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extending grace

Have you ever had someone set you free with their words?

What about the opposite? Have you ever come away from a conversation and felt so misunderstood, condemned, or boxed in by someone’s opinion of you or your situation?

One time I wrote a blog post that offended a person I respected, a spiritual leader. He sent me a hurtful, condemning comment that made me feel completely misunderstood. He decided, from behind his keyboard, that what I had written was a personal affront to him, though it wasn’t, and he retaliated, cutting me down with scorn. I still hear the condemnation and alienation in that comment sometimes, on my worst days, when I’m beating myself up about everything.

Another time, I was hurt by something a different spiritual mentor said to me. He was a friend and I had grown in confidence and identity in my own life enough to be comfortable with going to him to tell him I had been hurt by his comment and try to explain myself. I honestly expected him to retaliate and try to put me in my place like that other person and so many others have done, so I went with a very guarded heart. His response was completely unexpected, and quite wonderful. He said, in effect, “I love you so much and I support you, and I did not mean to hurt you, and will always be in your corner. I’m sorry. Please forgive me.”

That was it. No condemnation. No defensiveness. No blame-shifting. No manipulation. No disclaimers. He didn’t turn it into a big drama, he didn’t talk about me behind my back. He didn’t act shocked. It was as though he were already in an easy habit of making things right with people and then going forward without resentment or bitterness or offense. And truly, he treated me just as warmly after that conversation as he did before.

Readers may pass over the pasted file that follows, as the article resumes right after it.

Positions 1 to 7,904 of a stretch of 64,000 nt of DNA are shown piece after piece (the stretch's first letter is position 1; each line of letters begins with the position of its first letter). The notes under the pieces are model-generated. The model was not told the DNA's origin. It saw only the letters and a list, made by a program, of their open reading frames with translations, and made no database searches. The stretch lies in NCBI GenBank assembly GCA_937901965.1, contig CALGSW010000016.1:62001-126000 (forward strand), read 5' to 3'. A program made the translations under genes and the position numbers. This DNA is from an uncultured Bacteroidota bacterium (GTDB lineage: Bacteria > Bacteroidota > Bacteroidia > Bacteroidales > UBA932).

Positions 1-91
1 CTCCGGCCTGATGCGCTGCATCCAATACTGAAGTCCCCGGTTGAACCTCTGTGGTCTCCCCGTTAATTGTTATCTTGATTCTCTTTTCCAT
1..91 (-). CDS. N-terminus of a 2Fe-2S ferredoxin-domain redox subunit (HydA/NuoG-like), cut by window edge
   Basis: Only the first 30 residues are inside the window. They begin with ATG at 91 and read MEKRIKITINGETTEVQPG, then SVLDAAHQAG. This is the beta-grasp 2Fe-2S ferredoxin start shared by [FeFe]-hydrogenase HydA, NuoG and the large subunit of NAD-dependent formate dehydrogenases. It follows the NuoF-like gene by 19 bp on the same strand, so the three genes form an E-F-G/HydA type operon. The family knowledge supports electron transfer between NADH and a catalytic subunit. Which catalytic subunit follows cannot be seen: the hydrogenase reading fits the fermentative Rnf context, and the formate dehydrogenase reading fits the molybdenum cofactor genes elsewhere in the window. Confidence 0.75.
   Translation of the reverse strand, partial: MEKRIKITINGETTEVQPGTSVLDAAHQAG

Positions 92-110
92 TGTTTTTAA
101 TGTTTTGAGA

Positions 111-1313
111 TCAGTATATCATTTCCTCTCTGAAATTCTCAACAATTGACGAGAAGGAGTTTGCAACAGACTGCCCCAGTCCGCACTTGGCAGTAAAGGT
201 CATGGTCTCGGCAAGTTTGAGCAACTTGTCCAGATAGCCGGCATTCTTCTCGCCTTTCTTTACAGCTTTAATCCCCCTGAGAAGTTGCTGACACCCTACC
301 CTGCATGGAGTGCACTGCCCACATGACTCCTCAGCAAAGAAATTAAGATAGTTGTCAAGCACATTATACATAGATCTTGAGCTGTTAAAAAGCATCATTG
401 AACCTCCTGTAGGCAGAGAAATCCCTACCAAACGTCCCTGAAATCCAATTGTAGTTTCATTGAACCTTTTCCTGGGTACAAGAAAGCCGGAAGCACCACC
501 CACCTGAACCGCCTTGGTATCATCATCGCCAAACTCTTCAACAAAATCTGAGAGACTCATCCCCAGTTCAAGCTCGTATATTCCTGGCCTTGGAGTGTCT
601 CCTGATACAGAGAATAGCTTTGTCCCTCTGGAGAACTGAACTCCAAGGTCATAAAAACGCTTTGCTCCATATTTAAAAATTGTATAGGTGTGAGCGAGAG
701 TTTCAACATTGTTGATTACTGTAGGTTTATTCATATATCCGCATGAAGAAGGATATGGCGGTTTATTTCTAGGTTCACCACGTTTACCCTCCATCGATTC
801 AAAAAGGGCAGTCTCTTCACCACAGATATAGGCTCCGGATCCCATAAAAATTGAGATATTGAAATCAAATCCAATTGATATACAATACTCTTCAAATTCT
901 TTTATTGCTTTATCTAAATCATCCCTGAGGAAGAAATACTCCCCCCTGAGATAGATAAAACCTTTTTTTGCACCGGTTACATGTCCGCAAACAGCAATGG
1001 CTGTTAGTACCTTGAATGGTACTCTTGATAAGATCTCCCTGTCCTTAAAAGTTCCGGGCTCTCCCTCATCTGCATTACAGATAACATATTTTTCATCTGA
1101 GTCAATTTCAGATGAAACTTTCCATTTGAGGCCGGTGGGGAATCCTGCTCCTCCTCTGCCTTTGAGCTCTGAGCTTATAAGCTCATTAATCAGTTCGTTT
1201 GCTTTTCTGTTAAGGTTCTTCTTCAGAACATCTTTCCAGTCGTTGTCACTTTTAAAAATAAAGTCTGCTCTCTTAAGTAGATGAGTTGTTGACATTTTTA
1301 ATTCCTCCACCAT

It was a wonderful feeling of freedom and relief that came over me as a result of that interaction. I felt loved. I felt heard.  I still hear the grace and leadership and kindness and humility in that response sometimes. It was also empowering – the memory of that warmth has helped me to be a better wife and parent and leader too, and extend the same easy understanding and grace.

We have the power to free each other and to extend grace and kindness. We have the ability to condemn and alienate. We are very powerful in our choices toward those around us. God gave us this power; it is a sign of His love for us, and His style of creativity, that He created us free to decide how we will treat others. For better or worse.

Jesus had this ability to smooth things over, to be kind and honest at the same time, to render a situation down to its base motives. He had a freshness about him. He was interested in relationship and connection. He really saw people. Religion has a different air about it. It is easily offended, controlling, condemning, alienating, refusing to see, demanding, self-serving.

Do you want to make a refreshing difference in this controlling, offended, demeaning, misunderstanding world?

Set people free. See them. Find the words that help them. Don’t take it personally. Extend grace. This is part of bringing the Kingdom to earth, of reordering the chaos and darkness with the love and beauty of Jesus.

“The discretion of a man makes him slow to anger, and his glory is to overlook a transgression.” Proverbs 19:11


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